Posted by: rcottrill | March 16, 2011

And Can It Be?

Words: Charles Wesley (b. Dec. 18, 1707; d. Mar. 29, 1788)
Music: Sagina, by Thomas Campbell (b. July 27, 1777; d. June 15, 1844)

Wordwise Hymns (and here too)
The Cyber Hymnal

In the hymn And Can It Be? Charles Wesley, like Isaac Watts with his superb hymn When I Survey the Wondrous Cross (written about three decades before), gazes in wonder at the suffering Saviour. Could it be, can it be, that Christ would die for me? (CH-1). Yes, it can! Isaiah, seeing something of the cross with prophetic vision, wrote, “By His stripes we are healed”–healed spiritually, receiving forgiveness of sins and the gift of eternal life (cf. I Pet. 2:24).

But wait a moment. Who inflicted those stripes? Who caused His suffering? In a very real sense, we all did! It was our sin that required the sacrifice of Calvary. That prompts the question Wesley asks, “Died he for me who caused His pain–for me, who Him to death pursued?” Overcome with wonder and worship, he exclaims, “Amazing love! How can it be that Thou, my God, shouldst die for me?”

But that is not the only question raised by the cross. If Christ is Himself deity, the second Person of the triune Godhead, how can He die? “‘Tis mystery all: th’Immortal dies” (CH-2). Even the angels are unable to fathom it, yet we know it’s true. The One who was both with God from all eternity, and who was Himself God (Jn. 1:1), “became flesh and dwelt among us” (vs. 14), here to die as “the Lamb of God who takes away the sin of the world” (vs. 29). “God…purchased [us] with His own blood” (Acts 20:28).

In CH-3 Charles Wesley describes us as “Adam’s helpless race”–again, a biblical truth. Racism often speaks of different races, but God knows only one, the human race. “He has made from one blood every nation of men to dwell on the face of the earth” (Acts 17:26). And all in the human race are sinners, helpless to save themselves. But “when we were still without strength, in due time, Christ died for the ungodly” (Rom. 5:6; cf. Eph. 2:1-5).

The one point in CH-3 where I believe Wesley steps beyond biblical bounds is in saying that Christ, in His incarnation, “emptied Himself of all but love.” If what is meant by that is that God the Son ceased to be God, when He took on our humanity, then it is wrong. Eugene Peterson’s paraphrase is frequently (and outrageously!) off, but in this case he gets it right with, “He set aside the privileges of deity and took on the status of a slave.” God cannot cease to be God. “God was manifested in the flesh” (I Tim. 3:16). He is ever “our great God and Saviour Jesus Christ” (Tit. 2:13). For further thoughts on this, see the second Wordwise Hymns link provided.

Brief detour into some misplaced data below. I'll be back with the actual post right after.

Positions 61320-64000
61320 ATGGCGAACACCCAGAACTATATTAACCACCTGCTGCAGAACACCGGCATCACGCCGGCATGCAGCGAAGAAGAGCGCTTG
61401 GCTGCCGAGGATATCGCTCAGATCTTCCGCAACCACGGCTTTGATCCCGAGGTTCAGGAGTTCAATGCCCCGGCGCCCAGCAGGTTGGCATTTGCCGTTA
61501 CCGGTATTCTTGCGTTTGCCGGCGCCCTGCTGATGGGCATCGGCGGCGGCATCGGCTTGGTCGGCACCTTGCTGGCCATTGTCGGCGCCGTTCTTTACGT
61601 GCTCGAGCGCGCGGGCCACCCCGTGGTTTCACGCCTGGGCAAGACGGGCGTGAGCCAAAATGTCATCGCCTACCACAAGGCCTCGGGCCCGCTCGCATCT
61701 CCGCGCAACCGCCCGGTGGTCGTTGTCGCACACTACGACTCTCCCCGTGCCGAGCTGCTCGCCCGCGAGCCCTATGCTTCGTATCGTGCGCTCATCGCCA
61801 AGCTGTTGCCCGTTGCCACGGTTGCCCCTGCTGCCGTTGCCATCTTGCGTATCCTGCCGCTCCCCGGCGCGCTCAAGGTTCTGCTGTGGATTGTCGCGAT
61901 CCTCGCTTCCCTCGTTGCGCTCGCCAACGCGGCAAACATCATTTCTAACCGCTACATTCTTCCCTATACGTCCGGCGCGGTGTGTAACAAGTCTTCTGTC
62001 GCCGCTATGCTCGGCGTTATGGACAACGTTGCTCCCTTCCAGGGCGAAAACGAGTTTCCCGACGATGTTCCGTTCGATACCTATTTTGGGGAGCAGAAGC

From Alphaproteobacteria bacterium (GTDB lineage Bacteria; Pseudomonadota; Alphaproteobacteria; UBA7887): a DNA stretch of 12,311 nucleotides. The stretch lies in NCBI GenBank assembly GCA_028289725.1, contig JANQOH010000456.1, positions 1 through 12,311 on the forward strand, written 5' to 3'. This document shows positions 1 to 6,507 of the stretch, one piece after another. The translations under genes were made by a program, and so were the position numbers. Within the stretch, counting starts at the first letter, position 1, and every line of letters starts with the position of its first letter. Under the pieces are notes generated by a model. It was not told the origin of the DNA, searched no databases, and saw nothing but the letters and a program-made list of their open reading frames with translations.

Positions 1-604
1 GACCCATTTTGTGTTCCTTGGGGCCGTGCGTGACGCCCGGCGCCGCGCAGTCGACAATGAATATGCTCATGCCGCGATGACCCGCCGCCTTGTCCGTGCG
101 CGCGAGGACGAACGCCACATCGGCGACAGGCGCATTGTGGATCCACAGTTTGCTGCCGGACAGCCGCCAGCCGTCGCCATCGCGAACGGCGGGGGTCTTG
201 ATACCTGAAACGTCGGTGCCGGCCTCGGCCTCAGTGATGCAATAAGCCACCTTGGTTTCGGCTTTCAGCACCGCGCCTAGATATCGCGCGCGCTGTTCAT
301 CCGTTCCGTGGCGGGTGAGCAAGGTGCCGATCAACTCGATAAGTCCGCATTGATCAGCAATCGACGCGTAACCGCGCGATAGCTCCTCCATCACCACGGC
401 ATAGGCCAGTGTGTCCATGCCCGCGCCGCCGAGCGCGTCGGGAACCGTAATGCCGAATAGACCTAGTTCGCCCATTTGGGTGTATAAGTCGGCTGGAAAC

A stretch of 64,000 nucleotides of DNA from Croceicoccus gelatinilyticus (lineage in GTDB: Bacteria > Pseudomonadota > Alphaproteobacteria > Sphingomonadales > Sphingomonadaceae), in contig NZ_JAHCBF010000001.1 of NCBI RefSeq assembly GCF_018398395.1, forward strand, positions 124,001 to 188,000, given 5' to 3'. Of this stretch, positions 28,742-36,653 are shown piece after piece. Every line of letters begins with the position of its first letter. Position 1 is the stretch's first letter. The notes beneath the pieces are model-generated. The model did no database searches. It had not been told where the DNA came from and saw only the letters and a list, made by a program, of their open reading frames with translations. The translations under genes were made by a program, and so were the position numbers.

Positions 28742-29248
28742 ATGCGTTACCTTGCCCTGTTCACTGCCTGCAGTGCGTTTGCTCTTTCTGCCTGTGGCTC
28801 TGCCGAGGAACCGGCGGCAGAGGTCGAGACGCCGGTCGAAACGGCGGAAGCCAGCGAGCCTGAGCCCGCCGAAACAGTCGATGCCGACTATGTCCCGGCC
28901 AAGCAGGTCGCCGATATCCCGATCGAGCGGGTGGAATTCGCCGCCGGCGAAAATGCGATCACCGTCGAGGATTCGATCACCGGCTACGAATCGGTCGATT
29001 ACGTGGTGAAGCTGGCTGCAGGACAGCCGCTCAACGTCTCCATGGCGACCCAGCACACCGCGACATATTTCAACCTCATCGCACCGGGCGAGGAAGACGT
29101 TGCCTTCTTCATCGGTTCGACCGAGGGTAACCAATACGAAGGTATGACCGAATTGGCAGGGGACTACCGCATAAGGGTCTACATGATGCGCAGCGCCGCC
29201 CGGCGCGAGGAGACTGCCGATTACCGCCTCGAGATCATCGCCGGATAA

I’ve always believed that stanza CH-4 provides one of the most compelling images of the work of salvation in all our English hymnody. Delivered from spiritual bondage to freedom in Christ, from spiritual darkness to eternal light, the saints proclaim, “He has delivered us from the power of darkness and conveyed us into the kingdom of the Son of His love” (Col. 1:13; cf. Acts 26:18). In Wesley’s words, “My chains fell off, my heart was free, I rose, went forth, and followed Thee.” Hallelujah!

Few hymnals include Wesley’s fifth stanza. It also pushes the subjective experience of the convert too far. “I feel the life His wounds impart; I feel the Saviour in my heart.” No you don’t. We do not feel the new birth, or the Lord’s indwelling, in any common meaning of that term. These are spiritual realities, not perceived by the physical senses. We may experience the impact of God’s salvation on our lives, in various ways. But if we look for some “feeling” to assure us of the work of God we will be constantly frustrated and in doubt.

Stanza CH-6 concludes the hymn with a powerful statement of the believer’s confidence in Christ. And we have this assurance not because of some physical sensation or feeling, but simply because God says it’s so. “This is the testimony: that God has given us eternal life, and this life is in His Son” (I Jn. 5:11). God says it. That settles it!

1) Wesley uses the powerful imagery (in CH-4) of deliverance from prison, to picture God’s salvation. What other images can you think of that help us to understand what the Lord did in saving us?

2) How should we, as Christians, deal with the more difficult and seemingly unexplainable aspects of the saving work of God?

Wordwise Hymns (and here too)
The Cyber Hymnal


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